I am now working on a vintage "trench watch" movement from 1910s that I mentioned before with a question regarding identification of the movement.
(I still haven't got the exact ref. of the movement.)
As I was disassembling the movement, my screwdriver slipped and broke one of the parts that function as a spring for the click.
I tried looking for replacement but I am not sure what I should look for.
Also, one of the jewels on the wheel bridge is broken so I need a jewel as well.
Could anyone advice me on how to find the correct part for click spring and the jewel for the wheel bridge??
**Could the click spring be put back together??
Thanks. You are always of great help.
I am very nearsighted (between -6 and -7 in both eyes). With astigmatism. Now, in my late 50's I also have significant nearsightedness.
I thought a flip up visor - which I could wear with my glasses would be best. I purchased an OptiVisor with a flip-down loupe. But not happy at all with the visual quality.
I know you get what you pay for in optics. What is the best type of device for someone with old-bad eyes.
I have never used a regular loupe - but thinking that may be the way to go. Any of you guys (or gals) have a reccomendation?
Would it be interesting for this forum to set up a list where we could exchange things like parts and tools? I happen to have duplicate tools from my lot purchases, and feel that those could be better used. No money involved. Would that be feasible?
Is it possible to purchase parts for a Citizen 8228A (Miyota) movement. I have a rather beat up old example, which is missing the tip of one of the winder gears.
I suspect the answer is going to be, no, you would need to find the parts from another damaged example.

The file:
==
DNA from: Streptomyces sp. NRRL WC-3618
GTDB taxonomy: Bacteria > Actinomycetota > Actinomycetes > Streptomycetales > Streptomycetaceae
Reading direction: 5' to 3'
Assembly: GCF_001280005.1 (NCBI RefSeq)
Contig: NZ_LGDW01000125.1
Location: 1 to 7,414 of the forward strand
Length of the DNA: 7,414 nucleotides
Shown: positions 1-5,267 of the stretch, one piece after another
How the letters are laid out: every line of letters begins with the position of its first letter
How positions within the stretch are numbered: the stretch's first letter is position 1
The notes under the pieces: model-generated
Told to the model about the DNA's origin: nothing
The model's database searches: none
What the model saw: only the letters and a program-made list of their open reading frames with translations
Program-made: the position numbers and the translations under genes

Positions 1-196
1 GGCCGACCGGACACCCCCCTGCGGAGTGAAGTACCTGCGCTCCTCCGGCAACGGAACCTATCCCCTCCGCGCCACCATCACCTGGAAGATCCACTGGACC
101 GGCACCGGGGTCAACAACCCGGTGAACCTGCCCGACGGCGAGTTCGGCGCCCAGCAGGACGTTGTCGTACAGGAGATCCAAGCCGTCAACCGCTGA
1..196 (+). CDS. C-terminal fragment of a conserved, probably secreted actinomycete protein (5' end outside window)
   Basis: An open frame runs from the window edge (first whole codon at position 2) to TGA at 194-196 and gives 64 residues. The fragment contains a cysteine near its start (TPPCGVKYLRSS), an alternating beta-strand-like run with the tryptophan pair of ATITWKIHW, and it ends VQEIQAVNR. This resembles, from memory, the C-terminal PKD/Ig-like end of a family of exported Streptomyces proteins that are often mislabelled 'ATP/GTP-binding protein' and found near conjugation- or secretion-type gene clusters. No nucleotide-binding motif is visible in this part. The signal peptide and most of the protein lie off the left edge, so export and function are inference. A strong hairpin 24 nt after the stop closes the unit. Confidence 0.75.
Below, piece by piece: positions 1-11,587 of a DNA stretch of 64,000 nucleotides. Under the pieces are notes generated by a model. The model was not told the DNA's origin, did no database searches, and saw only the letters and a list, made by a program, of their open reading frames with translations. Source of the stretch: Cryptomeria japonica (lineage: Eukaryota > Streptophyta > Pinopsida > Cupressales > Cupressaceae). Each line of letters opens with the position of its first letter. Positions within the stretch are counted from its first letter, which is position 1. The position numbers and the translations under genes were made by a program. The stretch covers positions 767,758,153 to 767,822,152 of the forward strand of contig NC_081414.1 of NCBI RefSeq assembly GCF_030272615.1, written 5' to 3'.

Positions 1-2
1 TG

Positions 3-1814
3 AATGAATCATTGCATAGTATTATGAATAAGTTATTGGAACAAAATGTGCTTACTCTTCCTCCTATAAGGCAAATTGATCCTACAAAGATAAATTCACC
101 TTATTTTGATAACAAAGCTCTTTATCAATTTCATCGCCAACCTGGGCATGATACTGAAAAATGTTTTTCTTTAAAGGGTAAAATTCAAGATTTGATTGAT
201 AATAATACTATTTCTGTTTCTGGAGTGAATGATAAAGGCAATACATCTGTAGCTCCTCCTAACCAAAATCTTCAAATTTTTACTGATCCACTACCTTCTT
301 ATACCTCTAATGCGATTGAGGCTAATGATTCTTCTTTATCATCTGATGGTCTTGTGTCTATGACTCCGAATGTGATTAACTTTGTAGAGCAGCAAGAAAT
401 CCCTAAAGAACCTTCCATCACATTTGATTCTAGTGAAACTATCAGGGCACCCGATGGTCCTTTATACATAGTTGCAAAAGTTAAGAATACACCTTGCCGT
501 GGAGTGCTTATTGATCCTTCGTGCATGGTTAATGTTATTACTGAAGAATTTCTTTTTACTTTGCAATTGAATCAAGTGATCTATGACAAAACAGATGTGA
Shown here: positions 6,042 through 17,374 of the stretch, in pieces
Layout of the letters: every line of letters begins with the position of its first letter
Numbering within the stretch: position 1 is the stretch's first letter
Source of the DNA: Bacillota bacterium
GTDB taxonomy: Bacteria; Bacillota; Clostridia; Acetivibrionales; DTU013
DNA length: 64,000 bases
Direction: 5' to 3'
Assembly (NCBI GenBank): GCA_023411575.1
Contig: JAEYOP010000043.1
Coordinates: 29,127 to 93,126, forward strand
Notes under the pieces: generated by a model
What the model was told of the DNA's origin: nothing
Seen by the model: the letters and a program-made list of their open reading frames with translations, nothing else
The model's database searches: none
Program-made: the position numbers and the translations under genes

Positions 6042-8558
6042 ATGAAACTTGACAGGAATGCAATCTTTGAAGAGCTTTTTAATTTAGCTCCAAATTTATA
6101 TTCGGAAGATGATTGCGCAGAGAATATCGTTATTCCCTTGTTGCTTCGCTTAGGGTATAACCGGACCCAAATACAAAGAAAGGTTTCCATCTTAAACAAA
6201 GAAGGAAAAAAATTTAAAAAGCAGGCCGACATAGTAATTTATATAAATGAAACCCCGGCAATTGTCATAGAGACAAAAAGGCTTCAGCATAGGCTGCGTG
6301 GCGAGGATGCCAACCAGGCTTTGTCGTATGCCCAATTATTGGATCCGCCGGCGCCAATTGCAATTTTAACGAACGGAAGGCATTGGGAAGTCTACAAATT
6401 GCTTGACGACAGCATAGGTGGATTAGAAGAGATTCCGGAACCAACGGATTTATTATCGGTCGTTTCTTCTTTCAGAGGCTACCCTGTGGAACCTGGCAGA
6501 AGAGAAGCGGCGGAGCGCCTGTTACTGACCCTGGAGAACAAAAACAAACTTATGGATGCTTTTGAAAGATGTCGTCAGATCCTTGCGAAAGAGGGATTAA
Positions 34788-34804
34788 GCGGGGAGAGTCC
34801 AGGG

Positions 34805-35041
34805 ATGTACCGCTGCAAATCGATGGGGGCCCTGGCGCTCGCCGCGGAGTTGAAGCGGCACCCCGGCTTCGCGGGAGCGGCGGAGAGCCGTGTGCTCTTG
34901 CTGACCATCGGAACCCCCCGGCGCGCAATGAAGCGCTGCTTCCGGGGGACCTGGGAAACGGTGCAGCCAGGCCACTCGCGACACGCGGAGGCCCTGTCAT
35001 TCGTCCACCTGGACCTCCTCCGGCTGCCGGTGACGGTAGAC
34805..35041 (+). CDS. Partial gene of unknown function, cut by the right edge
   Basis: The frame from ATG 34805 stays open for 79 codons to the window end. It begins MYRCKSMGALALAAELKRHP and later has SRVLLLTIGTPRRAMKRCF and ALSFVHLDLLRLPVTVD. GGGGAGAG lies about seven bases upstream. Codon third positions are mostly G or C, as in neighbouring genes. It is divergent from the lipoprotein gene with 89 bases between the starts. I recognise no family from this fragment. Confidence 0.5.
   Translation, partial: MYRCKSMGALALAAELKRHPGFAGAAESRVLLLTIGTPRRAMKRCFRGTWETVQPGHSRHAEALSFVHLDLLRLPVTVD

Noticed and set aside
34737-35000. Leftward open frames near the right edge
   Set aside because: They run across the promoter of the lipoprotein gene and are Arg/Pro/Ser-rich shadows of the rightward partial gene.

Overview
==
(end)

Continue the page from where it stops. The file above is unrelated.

I did look on Cousins, but the part I need is not listed.
Initially I suspected the only issue with it was the balance, and spent a little time tickling the hairspring back into shape, only to then figure out that while the winder made the right noises, it wasn't actually driving the mainspring, due to the missing pinion tip.
You could get one of each size from Cousins and by trial and error fit the one best suited. Also a suitable set of hands ordered at the same time would leave a spare complete movement and a repaired clock for less than the ebay item.
I do and I know others that do too, but not everyone agrees.
Acetone breaks down dried oil better than naphta, but is nasty stuff and very flammable. I keep my bottle of it in the shed and oil put about 10 mils in a small jar to use inside
One Dip solution would be best, but its very expensive.
You will find there is no 'one way only' to do things, but many ways all with their pluses and minuses, you just need to choose the way that works best for you.
The most important thing is to check the endstone is actually clean before oiling and assembling